Last week it was all about the leeks. After months of holding their rightful place as the longest vegetable standing, it was time to pull them. They’re often the last vegetable I harvest mainly because they can stand in the ground over winter and they give me a little of my gardening mojo back just when I need it!
I have grown leeks in the past but unfortunately they have had quite a few spots of leek rust, so last year I ditched the fancy varieties and stuck with a tried and tested reliable variety: Musselburgh.
To my delight, not a single leek has any rust!
Now, I’ll be the first to admit, they aren’t going to win any country shows for size but, skinny as they are, I’m delighted they’ve made it through the winter unscathed!
Washed and trimmed within a few hours of pulling, they were transformed into a hearty Leek and Potato soup and the remaining leeks were treated to being part of a leek and cheese tart. Just from this trugful, I managed to get 4 portions of soup and 6 portions of leek tart!
That definitely makes the Leeks the stars of last week!
One of the most rewarding things about growing your own veg, is that you get to make and enjoy some pretty awesome food with the produce you grow. Onions are probably my “go to” staple vegetable of choice when I’m cooking at home, but I’ve never really paid much attention to their close relative, the shallot.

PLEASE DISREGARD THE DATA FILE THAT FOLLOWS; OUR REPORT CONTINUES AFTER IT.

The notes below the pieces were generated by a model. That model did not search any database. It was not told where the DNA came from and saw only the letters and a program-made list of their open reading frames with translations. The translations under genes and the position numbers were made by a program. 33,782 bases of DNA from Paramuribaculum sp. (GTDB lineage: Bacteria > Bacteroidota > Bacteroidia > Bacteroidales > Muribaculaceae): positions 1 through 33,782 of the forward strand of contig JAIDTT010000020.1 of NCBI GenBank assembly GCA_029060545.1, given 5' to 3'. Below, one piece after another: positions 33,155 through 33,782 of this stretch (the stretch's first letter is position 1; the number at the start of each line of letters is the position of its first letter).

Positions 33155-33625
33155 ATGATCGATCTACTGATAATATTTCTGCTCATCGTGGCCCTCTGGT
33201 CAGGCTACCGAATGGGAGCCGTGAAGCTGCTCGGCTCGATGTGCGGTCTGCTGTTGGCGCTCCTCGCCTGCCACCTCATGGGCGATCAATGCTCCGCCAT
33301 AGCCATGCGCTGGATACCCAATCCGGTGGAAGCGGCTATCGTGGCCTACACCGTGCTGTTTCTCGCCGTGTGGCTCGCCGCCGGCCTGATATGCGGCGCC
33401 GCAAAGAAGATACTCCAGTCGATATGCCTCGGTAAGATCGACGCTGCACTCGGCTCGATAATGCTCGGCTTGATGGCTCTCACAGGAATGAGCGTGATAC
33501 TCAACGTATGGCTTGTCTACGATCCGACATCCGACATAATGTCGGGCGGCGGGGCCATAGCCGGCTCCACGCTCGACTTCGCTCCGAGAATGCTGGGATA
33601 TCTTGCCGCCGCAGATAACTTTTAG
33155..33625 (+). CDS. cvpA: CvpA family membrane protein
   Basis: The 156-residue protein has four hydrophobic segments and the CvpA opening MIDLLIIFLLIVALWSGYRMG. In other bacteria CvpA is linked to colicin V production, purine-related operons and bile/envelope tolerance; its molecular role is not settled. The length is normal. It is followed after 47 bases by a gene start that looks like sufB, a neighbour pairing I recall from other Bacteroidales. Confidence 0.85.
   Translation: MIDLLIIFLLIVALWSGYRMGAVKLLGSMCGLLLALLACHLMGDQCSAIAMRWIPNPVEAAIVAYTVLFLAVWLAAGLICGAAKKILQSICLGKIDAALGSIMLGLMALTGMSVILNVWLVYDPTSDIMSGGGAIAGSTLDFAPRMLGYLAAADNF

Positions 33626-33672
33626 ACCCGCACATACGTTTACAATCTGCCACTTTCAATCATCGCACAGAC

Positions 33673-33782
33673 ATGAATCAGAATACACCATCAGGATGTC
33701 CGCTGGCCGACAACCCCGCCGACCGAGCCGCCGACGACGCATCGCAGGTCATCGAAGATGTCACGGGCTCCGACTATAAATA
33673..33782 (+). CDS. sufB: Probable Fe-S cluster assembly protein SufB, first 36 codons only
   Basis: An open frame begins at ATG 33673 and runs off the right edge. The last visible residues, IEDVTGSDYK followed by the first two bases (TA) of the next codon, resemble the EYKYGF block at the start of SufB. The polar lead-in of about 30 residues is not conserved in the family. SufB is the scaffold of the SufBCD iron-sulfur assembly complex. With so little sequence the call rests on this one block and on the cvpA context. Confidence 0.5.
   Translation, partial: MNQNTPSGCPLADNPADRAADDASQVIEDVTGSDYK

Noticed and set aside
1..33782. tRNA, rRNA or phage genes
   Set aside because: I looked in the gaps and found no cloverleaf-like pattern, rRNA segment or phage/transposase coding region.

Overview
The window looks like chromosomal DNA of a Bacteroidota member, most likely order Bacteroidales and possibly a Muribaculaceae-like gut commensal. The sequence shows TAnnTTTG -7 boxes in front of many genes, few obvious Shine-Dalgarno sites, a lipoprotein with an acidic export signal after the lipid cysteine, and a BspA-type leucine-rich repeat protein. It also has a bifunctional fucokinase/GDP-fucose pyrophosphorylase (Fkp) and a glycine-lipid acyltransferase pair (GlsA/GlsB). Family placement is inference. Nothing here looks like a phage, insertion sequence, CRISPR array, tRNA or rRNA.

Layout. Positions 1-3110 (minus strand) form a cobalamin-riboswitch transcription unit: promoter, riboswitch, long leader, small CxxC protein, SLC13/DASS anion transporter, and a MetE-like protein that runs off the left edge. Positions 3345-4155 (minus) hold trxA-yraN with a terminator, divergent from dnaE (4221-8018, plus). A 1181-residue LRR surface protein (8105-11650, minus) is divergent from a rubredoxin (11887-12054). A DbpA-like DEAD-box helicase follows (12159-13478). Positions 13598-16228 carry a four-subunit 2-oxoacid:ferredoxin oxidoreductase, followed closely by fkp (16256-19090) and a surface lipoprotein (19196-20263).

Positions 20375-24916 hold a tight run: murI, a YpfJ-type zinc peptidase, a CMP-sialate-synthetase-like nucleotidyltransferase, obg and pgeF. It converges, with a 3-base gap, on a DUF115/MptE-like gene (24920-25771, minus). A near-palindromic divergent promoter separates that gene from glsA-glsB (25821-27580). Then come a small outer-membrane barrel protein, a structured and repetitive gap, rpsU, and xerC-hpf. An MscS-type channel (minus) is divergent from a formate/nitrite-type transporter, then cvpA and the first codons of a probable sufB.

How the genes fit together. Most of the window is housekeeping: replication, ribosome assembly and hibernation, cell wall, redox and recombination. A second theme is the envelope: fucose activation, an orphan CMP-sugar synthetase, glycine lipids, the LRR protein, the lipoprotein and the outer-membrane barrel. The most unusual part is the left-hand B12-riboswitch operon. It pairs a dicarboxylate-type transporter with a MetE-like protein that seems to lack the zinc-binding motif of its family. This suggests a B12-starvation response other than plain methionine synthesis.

In the past few seasons of growing, I’ve got a little stuck in a rut with regards to the types of vegetables I grow. Call me crazy but I want to like the food I’m going to be eating! But then isn’t it a gardeners duty to try to push the vegetable boundaries and try and grow new and exciting things?
Enter the shallot
Here in the North East I feel it’s still a little early to get the shallot sets straight in the ground, so I’m trying a little experiment by starting them off in modules.
It’s fair to say that the sizes of the bulbs vary but I’ve only got these modules to hand so they’ll just have to do! It’s not like they’re going to be there forever, more like a couple of weeks to get a jump start on the growing season. Once they’ve started to shoot and it’s slightly milder, I’ll transfer the sets to the open ground at the allotment. With a bit of luck, they’ll be ready to pull in July!